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Frequently Asked Questions! We get lots of questions that are easy to answer & that we answer every day! So we're setting up a new section here & we'll add in as many as we can think of! If you have a question we haven't covered here, just shoot us an email (shop@strawberrysampler.com) & put FAQ in the subject line!
This is the alltime, number1 asked question! I'll try to keep the explanation as simple as possible. Each design has a stitch count (this is the number of stitches horizontally & vertically). MOST designers list the stitch count somewhere in the info for the design. If not, you can simply count the stitches across (& then the ones down). Then you simply divide that number by your stitch count (14ct aida, 16ct, 18ct...). Now, we have to backtrack a little bit & talk about stitch counts. Cross stitch fabric is organized by stitch count. What this means is the number of THREADS both vertically & horizontally. Therefore, 14ct has 14 threads (or intersections) per inch. 28ct linen has 28 THREADS per inch. HOWEVER! Usually, when you stitch on 28ct linen, you go over 2 threads; therefore, you will only have 14 STITCHES per inch ~ because you're going over 2 threads, you get half the number of stitches as the threadcount.
So, back to our question. Let's use an example here. Let's say our design is 140 stitches wide by 105 stitches high. And let's first assume we are stitching it on 14ct aida (14 threads per inch & also 14 stitches per inch). So we take 140 & divide it by 14: 140/14 = 10 inches wide. Next, we divide 105 by 14: 105/14 = 7.5 inches high. Therefore, your piece will be 10 inches wide by 7.5 inches high.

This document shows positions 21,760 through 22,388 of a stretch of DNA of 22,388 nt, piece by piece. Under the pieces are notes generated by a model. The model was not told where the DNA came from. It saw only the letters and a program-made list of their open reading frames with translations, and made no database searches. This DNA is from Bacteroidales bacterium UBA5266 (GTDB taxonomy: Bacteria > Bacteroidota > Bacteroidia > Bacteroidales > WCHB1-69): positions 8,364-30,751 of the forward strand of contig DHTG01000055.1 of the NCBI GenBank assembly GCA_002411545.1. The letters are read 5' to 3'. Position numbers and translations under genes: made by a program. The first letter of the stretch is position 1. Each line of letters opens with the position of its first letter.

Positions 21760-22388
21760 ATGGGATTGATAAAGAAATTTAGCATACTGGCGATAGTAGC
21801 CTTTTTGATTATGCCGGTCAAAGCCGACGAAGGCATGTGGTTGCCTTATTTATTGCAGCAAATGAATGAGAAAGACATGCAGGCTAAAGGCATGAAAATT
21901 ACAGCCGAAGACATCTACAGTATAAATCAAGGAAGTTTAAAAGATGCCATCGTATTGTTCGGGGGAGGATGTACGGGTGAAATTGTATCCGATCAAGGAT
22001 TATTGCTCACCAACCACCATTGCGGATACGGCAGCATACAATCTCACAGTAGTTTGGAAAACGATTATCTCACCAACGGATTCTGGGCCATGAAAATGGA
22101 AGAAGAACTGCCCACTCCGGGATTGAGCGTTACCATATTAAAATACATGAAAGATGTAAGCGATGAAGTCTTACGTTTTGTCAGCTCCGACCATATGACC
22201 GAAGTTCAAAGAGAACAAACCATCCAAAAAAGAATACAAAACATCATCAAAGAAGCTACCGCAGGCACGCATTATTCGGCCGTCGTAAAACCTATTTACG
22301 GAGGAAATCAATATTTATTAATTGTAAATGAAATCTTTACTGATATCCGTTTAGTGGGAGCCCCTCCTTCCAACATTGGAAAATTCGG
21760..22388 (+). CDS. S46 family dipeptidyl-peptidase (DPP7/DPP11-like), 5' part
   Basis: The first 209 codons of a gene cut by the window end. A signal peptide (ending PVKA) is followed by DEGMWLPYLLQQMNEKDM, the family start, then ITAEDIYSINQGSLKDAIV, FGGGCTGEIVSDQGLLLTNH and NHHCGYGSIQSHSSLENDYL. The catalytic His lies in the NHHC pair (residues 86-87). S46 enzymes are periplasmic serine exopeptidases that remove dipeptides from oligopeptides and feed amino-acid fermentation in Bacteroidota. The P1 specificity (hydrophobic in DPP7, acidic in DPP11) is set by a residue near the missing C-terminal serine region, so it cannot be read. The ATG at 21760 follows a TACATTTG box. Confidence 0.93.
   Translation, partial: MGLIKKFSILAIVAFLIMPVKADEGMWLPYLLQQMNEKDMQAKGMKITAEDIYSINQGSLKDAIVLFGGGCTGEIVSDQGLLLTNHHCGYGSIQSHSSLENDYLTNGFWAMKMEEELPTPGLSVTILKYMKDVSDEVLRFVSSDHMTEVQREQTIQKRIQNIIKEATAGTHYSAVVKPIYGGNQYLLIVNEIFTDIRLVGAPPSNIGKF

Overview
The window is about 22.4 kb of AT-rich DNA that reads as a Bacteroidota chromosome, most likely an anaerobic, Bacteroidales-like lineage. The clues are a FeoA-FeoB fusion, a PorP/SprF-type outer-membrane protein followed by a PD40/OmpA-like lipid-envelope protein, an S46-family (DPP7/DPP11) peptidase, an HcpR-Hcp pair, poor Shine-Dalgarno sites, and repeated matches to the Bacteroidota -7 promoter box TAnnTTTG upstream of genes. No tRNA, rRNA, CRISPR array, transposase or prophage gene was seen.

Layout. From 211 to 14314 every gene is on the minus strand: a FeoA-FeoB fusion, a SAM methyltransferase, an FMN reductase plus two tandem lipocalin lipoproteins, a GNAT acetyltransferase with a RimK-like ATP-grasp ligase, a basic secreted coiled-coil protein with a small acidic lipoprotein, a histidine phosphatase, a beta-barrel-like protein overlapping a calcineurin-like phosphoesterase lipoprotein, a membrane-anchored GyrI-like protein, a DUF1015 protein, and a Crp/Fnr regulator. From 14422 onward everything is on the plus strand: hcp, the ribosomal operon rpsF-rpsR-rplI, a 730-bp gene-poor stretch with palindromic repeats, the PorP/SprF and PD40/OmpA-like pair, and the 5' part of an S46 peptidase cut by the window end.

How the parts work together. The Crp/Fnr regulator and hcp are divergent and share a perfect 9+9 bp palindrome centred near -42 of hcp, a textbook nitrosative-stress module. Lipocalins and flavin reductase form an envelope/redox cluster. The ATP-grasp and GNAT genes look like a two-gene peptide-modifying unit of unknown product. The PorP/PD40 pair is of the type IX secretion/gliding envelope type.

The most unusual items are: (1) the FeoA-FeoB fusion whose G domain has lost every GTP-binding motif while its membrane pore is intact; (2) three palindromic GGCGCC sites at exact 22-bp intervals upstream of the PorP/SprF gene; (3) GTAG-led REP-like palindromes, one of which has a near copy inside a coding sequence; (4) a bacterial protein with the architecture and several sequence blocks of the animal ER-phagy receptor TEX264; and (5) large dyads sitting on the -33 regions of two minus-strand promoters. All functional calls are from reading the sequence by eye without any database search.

Now, let's switch gears & say you were going to stitch this on 32ct linen over 2 threads. How many stitches per inch will you have? Well, since you're going over 2 threads, you will have 32/2 = 16 stitches per inch. So, let's do the size of your piece.
140 divided by 16: 140/16 = 8.75 inches wide 105 divided by 16: 105/16 = 6.5 inches high
THIS IS JUST THE SIZE OF YOUR STITCHING! IT'S THE MEASUREMENT FROM THE LEFTMOST STITCH TO THE RIGHTMOST STITCH, AND THE TOP STITCH TO THE BOTTOM STITCH! It does not include extra fabric for finishing. DO NOT cut your fabric that size. Read on....
The next most asked question! Once you figure out your design size, you need to allow room around the edge for framing or finishing & just so the fabric doesn't ravel out. The rule of thumb is to add 2~3 inches ALL THE WAY AROUND. We generally add 3 inches to each side, unless it's a small ornament or something else that's small. When you calculate this, remember: you are adding 3 inches on the left AND 3 inches on the right. So that's a total of....6 inches!
So using our earlier example, let's say we're stitching our piece on 14ct & the stitch count is 140 wide x 105 high. So our design size is 10" x 7.5". Our piece of fabric needs to be cut approximately 10+6 = 16 inches, by 7.5+6 = 13.5 inches. Now, if your piece of fabric is 16 x 13, that's fine!!! It's not a big deal. Even if it's 16 x 12.5, you're fine. You'll just need to keep this in mind as you get started. Which leads to our next question...